Armed with this ‘be practical about stuff’ revelation, I have started 2014 with a different mindset and a more realistic financial plan – that actually (I hope!) covers everything.

And, this may come as a surprise, it is not necessarily to be debt free by the end of 2014.

The Debt Breakup plan for 2014:

  • Pay off $4000.00* of my remaining debt – currently at $5925.05
  • Save $10,500 for travelling at the end of 2014

Travel is the true motivator, the real reason behind wanting to rid myself of this debt. After I travelled in South America in 2012, I returned home with an even bigger passion to travel than I had before – but also with an epic amount of debt. While I was travelling, I still had to account for monthly repayments etc and it sucked up funds I could have used to go further and longer in my trip.

Ok, so yes, the above plan means I still will travel with SOME debt. However, not 14+k worth and what the  * means is I actually hope to pay off more than this.

By channelling any extra funds (tax return, payrise etc) into the debt, I hope to knock out more. But $4k is what I can comfortably pay and account for – therefore any extra is a bonus.

The most important thing is, I am comfortable with the above plan. And I am looking forward to blogging about my journey again, with renewed enthusiasm.

I will continue to update on my weekly expenses and each fortnight – on payday – I will post the budget for the coming fortnight. Which will pretty much remain similar or the same as the following:

My regular fortnightly budget

  • Rent: $295.00 – I split the rent with my boyfriend
  • Travel: $45.00 – Bus fare to and from work. Most days I am lucky enough to get a ride to work with my boyfriend so it is mostly just the journey home I pay for.
  • Phone: $15.00 – I have a prepaid phone and $30 recharge voucher lasts me the month – for calls and texts, mostly the data runs out before 30 days.
  • Internet: $15.00 – On an internet plan for $30.00 per month (not prepaid)
  • Electricity: $20.00 – We are yet to receive our first electricity bill, which we will split evenly, so at the moment I am putting $40 per month away for this but will adjust accordingly when the first bill arrives.
  • Gym: $23.90 – I spent a lot of time deliberating whether or not to keep my membership, and instead just work out at home with some basic equipment and running. However, the gym recently started offering classes at no additional cost to the membership, which is awesome,  and  I decided to keep my membership.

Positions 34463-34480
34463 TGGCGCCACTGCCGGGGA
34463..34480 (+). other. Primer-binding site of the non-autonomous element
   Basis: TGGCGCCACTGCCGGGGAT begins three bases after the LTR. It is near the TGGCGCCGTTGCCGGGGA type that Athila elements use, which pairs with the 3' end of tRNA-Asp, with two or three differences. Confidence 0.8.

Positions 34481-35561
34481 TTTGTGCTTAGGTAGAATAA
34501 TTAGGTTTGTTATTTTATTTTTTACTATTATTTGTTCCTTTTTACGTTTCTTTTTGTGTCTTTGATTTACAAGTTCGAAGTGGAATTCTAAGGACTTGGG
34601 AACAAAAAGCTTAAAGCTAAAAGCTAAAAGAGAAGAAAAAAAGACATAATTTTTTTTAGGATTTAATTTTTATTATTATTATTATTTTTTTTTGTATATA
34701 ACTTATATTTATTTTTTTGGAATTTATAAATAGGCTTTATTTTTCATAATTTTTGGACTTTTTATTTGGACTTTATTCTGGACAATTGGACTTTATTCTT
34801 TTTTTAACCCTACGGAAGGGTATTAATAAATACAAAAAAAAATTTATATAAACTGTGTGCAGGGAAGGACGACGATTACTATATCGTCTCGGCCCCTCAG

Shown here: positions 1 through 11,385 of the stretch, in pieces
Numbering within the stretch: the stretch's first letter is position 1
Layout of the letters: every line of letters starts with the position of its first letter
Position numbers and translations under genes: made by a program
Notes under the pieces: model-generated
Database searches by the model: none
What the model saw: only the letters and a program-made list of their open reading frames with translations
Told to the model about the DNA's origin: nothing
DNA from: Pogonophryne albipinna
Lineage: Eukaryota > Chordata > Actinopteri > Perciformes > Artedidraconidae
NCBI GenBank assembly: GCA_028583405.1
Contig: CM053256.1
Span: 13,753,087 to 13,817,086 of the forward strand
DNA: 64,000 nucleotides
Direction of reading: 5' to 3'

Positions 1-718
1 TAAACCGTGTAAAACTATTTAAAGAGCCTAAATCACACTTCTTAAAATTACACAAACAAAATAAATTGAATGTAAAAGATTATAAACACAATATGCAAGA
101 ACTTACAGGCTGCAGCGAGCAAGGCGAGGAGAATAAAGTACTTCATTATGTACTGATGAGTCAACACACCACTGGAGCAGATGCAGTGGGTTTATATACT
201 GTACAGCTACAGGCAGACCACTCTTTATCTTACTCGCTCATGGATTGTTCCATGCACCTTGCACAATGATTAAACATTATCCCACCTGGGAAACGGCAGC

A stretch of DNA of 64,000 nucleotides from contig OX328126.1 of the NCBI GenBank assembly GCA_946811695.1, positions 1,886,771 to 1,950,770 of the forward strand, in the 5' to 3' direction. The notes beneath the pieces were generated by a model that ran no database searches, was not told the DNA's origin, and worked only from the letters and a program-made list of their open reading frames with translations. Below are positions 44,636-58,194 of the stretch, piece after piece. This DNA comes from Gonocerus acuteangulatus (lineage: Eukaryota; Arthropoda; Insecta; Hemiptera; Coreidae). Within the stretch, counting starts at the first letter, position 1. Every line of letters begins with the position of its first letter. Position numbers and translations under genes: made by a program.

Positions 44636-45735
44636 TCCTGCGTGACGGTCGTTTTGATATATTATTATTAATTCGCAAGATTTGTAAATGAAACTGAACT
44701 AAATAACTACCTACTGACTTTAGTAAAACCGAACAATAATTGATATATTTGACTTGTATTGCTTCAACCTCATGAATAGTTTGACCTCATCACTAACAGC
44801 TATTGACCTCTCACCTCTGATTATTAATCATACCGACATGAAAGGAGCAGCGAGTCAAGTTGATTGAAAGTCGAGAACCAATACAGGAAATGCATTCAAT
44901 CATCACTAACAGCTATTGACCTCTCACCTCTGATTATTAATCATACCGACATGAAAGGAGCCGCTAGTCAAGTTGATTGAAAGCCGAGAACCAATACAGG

• Groceries: $250.00 – Grocery costs I also split with my boyfriend and have been tracking the expenses on our grocery spending. Although it does sometimes vary, $250 is a good amount to put aside each fortnight.
  • Tithe / donation: $20.00 – I donate $40 a month to a children’s home in India run by a Christian pastor and his wife. The home assists young Indian girls create a life outside child prostitution which is rampant in that part of India. I was very moved by the pastor and his wife when they spoke at a church sermon here in Australia last year and decided to allocate my donation to the home. It is my plan to increase this amount slowly.
  • Loan repayment: $160.00 – My set monthly repayment is $173.00 so I have allocated another $73.50 per fortnight towards the loan.
  • Buffer: $50.00 – For the first time, I have allocated a ‘buffer’ amount into my budget. It isn’t too large but it is better than nothing!
  • Spending: $230.00 – Most weeks will leave me with $115.00 as spending / entertainment money.

So, where does that mean I will be saving each month? And what about other expenses?

As of 5th March, I will be saving $490.00 per fortnight. Up until then, the amount allocated for savings is smaller and varied, I will outline these in my fortnightly budgets.

At the start of this year I had a few expenses / additional things to save for. I am taking a week trip to New Zealand in February– YAY! – so I need to put spending money aside for that. I also have an interstate wedding (Mach) and interstate hen’s celebration (January).

These are the only interstate trips I am planning this year – last year flight costs etc burnt a big hole in my repayment plan. The trip to New Zealand will be my only holiday this year.

So, I built these additional things into my budget for the first 2 ½ months of the year – which is why  savings amounts are smaller until March.

So, let’s DO this!!

 

A note to say thanks to Eva @  Girl Counting Pennies – who has a fantastic blog and reading her Goals for 2014 really helped me get back on track  🙂